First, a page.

One of the things about business and successful business that I see both in dentistry and outside of dentistry is that successful businesses usually are successful because of laser focus by one or more people in that business.
Look at Branson and Virgin.
Jobs and Apple.
Simmons and KISS.
Walton and Wal-Mart.
Hsieh and Zappos.
The list goes on.
They each have a crystal clear vision of what the business does, and what the business can achieve and what each of them want the business to achieve.
There is no *let’s see how this goes…*…
There is no *Make Stuff Up As We Go Along…*
Only true laser focus.
Once they have a clear vision of what they want for the business and what they want from the business, then their next steps have been to find and assemble the right people to work in that business with them to help achieve that goal…and beyond.
Everyone on the team must be committed “to the cause”.
There can be no “wishing”.
There can be no “hoping”.
There can be no dissension.
There must only be loyalty.
The outcome for the business must be based upon customer satisfaction.
How can we please our customers?
How can we BEST please our customers?
How can we BEST please our customers so that they return more often, and buy more of our products, and refer more of their friends and family to also become customers of ours?
How do we turn our customers into advocates and raving fans?
What do we need to do for each customer for this transformation of each of them to take place?
And then what do we need to do for each of our customers to ensure they stay as loyal raving fans?
Once we have these clear outcomes and visions tattooed and embedded into the brains of everyone within the organisation it is then that we have the ability to truly grow the business.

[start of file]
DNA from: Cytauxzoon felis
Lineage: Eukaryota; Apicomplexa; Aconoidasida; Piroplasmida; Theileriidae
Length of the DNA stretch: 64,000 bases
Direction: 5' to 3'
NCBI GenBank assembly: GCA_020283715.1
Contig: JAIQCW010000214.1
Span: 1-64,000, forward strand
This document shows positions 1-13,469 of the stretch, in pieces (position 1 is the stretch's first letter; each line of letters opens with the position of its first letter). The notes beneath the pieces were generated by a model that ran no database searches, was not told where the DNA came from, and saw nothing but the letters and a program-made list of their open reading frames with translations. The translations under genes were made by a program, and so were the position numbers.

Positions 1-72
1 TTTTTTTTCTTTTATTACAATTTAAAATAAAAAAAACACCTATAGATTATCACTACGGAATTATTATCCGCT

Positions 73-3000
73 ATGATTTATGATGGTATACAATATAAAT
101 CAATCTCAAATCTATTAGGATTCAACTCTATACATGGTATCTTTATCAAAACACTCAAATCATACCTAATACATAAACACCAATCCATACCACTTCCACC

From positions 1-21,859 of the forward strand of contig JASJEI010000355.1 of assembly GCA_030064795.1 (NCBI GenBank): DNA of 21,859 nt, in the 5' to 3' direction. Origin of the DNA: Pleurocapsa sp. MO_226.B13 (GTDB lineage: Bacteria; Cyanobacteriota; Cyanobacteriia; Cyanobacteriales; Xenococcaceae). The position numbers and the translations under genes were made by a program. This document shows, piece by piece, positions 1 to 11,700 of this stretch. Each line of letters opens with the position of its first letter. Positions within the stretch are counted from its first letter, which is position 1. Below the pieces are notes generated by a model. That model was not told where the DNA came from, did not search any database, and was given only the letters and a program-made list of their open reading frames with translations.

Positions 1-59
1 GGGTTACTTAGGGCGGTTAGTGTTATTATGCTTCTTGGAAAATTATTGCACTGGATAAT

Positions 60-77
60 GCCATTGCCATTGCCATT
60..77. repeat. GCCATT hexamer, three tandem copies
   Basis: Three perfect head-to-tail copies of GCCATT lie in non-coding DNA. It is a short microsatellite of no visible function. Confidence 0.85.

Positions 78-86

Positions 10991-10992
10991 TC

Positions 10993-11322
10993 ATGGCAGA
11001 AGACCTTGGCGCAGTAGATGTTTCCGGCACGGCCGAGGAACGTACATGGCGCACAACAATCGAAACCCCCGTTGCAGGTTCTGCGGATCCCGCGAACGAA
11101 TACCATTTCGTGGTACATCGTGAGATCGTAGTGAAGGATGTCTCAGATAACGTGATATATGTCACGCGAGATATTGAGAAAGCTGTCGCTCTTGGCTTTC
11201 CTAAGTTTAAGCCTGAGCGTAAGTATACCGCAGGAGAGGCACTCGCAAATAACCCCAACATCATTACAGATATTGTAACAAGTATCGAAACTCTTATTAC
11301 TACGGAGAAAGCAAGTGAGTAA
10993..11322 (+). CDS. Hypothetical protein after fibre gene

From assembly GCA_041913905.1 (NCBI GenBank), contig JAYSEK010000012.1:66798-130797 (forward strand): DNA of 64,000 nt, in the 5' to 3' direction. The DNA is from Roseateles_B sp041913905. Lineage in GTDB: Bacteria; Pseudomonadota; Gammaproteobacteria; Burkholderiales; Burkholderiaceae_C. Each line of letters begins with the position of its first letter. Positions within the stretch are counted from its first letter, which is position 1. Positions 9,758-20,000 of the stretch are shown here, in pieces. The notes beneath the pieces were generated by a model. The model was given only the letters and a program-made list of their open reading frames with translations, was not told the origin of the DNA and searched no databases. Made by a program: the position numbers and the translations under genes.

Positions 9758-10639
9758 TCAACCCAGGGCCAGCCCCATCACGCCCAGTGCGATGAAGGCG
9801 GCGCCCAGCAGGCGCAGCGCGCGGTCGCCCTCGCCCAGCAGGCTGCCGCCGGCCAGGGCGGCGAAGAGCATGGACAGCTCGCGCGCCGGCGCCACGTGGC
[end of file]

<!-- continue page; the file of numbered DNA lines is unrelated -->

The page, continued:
And grow it exponentially.
When everyone in the organisation has that vision, when they are all singing from the same hymnbook and pulling in the same direction, it is then that our business truly transforms into greatness.
It is the leader, the business owner usually, who has to lead his team towards the greatest outcome.
He needs to lead by example.
A strong leader with a clear vision inspires his team to follow.
A weak ineffective leader frustrates and disappoints his team.
I’m just back this morning from a ten-day trip to Scandinavia, where I was invited to speak and present a two-hour keynote to the annual Danish Dental Association convention in Copenhagen.
Coincidentally, and probably by fate, the rock band KISS began the European leg of their World Tour the following week, and so I was able to get to see them in concert in Helsinki by extending my visit an extra few days.
I also visited Stockholm Sweden, where my wife and I enjoyed the sights and the history.
Here are three of my most memorable customer service experiences from this trip:
Firstly, the Danish Dental Association were fabulous hosts. On our first night in Copenhagen we dined with our organiser and his wife [both dentists] at one of the city’s finest restaurants. Our night seemed to pass by so quickly, though when we checked our watches we had been dining and chatting and sharing stories for well over five hours!